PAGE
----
Homeowners: 4 tax deductions to maximize your IRS refund
It’s tax season again.
While you might not be jumping for joy at the thought of this, let’s at least make sure you’re doing your due diligence and gaining all the benefits you can from tax deductions that apply to you.
And maybe when this is done, you’ll change your mind since that all-important number at the end will finally be a glowing green, positive number.
The mortgage interest deduction might be one of the first ones to mind, but it’s definitely not the only one.
With the help of Annie Fairchild at AFairchild PC, a CPA firm in the DFW metroplex, HousingWire complied a list of four tax deductions to maximize your IRS refund.
1. Residential energy credits
There is a Residential Energy Credit for certain “Qualifying Property” used in a home/residence. For 2015 and 2016, the credit is equal to 30% of the cost of the property.
How to qualify:
Qualifying solar heating property is any property used to heat water for use in a dwelling unit that receives at least half of its energy from the sun (note that none of the cost allocated to heat a swimming pool or hot tub may be considered a qualified expenditure).
Qualifying solar electric property is any property that generates electricity from solar energy to be used in a dwelling unit.
Qualified fuel cell property is any fuel cell property with a nameplate capacity of least 0.5 kilowatt hours of electricity generated by using an electrochemical process with an electricity-generating efficiency greater than 30 percent. (NOTE: maximum amount of credit for the installation of qualified fuel cell property for any tax year is $500 per half kilowatt hour).
Qualified small wind energy property is any wind turbine that generates electricity for use in the residence of the taxpayer. It does not include any wind facility for which a credit can be claimed for electricity produced from renewable resources.
Qualified geothermal heat pump property is any property that uses the ground or ground water as a thermal source to heat a dwelling unit.
2. Mortgage interest, mortgage insurance premiums and deductible points
Mortgage interest: Mortgage Interest is fully deductible up to $1,000,000 of indebtedness.
Mortgage insurance premiums: Premiums paid for qualified mortgage insurance in connection with the purchase of your homestead is deductible. The amount is fully deductible if the Taxpayer’s Adjusted Gross Income is less than $100,000. If the AGI is above that amount, the deduction is reduced.
Deductible points: Points on a home mortgage loan for the purchase or improvement of a primary residence are deductible in the year paid.
Charitable donations: Many times when people move, they get all excited and get rid of all of their old furniture, appliances, etc so they can get new for the new house. The items you donate to charity are deductible. Make sure to keep a receipt and estimate the value of the items you donate.
3. Moving Expenses
Taxpayers may deduct the reasonable expenses of moving themselves and their families if the move is related to starting work in a new location.
Deductible moving expenses are limited to the cost of:
- Transportation of household goods and personal effects and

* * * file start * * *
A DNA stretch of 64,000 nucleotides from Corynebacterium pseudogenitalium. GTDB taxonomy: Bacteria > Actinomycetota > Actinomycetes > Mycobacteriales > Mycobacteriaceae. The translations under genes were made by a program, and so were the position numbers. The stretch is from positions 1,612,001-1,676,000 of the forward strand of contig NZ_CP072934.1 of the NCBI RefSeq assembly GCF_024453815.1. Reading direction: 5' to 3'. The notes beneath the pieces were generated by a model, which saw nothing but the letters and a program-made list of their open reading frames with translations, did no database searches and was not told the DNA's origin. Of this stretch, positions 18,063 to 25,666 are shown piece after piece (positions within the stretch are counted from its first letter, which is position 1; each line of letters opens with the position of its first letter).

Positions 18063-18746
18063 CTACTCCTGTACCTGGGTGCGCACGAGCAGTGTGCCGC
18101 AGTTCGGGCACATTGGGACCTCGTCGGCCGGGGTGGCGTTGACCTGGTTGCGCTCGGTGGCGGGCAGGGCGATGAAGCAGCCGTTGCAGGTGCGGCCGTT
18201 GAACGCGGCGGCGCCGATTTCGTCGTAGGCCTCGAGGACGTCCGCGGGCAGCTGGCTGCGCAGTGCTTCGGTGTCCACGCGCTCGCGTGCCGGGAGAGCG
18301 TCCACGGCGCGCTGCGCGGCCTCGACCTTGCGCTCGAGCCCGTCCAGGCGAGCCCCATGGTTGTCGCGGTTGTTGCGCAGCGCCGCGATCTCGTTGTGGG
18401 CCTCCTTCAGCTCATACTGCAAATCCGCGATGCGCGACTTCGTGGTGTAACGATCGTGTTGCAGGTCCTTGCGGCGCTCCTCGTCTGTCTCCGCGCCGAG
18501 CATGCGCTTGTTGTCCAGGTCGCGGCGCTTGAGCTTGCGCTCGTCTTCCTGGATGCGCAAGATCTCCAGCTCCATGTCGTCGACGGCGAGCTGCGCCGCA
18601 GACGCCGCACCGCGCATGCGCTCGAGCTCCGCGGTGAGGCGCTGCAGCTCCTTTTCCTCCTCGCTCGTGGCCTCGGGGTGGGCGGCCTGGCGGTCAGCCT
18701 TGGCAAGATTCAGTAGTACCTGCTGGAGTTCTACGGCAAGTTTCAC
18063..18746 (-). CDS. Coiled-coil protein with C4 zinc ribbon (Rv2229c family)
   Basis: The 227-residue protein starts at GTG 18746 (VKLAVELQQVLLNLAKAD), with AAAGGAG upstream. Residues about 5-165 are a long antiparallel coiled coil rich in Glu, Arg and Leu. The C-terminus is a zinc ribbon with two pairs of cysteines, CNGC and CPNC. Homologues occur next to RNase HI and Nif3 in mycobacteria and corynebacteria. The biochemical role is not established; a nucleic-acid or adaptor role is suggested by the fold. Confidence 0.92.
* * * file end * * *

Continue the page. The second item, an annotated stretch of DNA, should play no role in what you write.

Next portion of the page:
- Travel to the new residence, including lodging but not meals
Where an automobile is used in making the move, a taxpayer may deduct either:
- The actual out-of-pocket expenses incurred, i.e., gasoline and oil, but not repairs, depreciation, etc.
- A standard mileage allowance of 23 cents per mile for 2015 (19 cents per mile for 2016) plus parking fees and tolls.
The important fine print:
To deduct moving expenses a taxpayer must meet a distance test, a length-of-employment test, and a commencement-of-work test. The new principal place of work must be at least 50 miles farther from the taxpayer’s old residence than the old residence was from the taxpayer’s old place of work. If there was no old place of work, the new place of work must be at least 50 miles from the old residence.
During the 12-month period immediately following the move, the taxpayer must be employed full time for at least 39 weeks. A self-employed taxpayer must be employed or performing services full time for at least 78 weeks of the 24-month period immediately following the move and at least 39 weeks during the first 12 months. The full-time work requirement is waived, however, due to death, disability, involuntary separation from work other than for willful misconduct, or transfer to another location for the benefit of the employer.
Generally, the move must be in connection with the commencement of work at the new location and the moving expenses must be incurred within one year from the time the taxpayer first reports to the new job or business. If the move is not made within one year, the expenses ordinarily will not be deductible unless it can be shown that circumstances prevented the taxpayer from incurring the expenses within that period.
4. Business use of home
If you have an office in your home, you may be able to deduct home office expenses related to your business. The deduction is calculated by determining the square footage of the office compared to the square footage of the whole house. This percentage then is used to calculate the business percent of mortgage interest, real estate taxes, insurance, HOA dues, repairs and maintenance, utilities, etc.
And lastly, as much as you would like, here is what is not deductible.
Expenses that are not deductible (unless you have a business in the home):
- Homeowners Insurance
- HOA Dues
- Home maintenance and repairs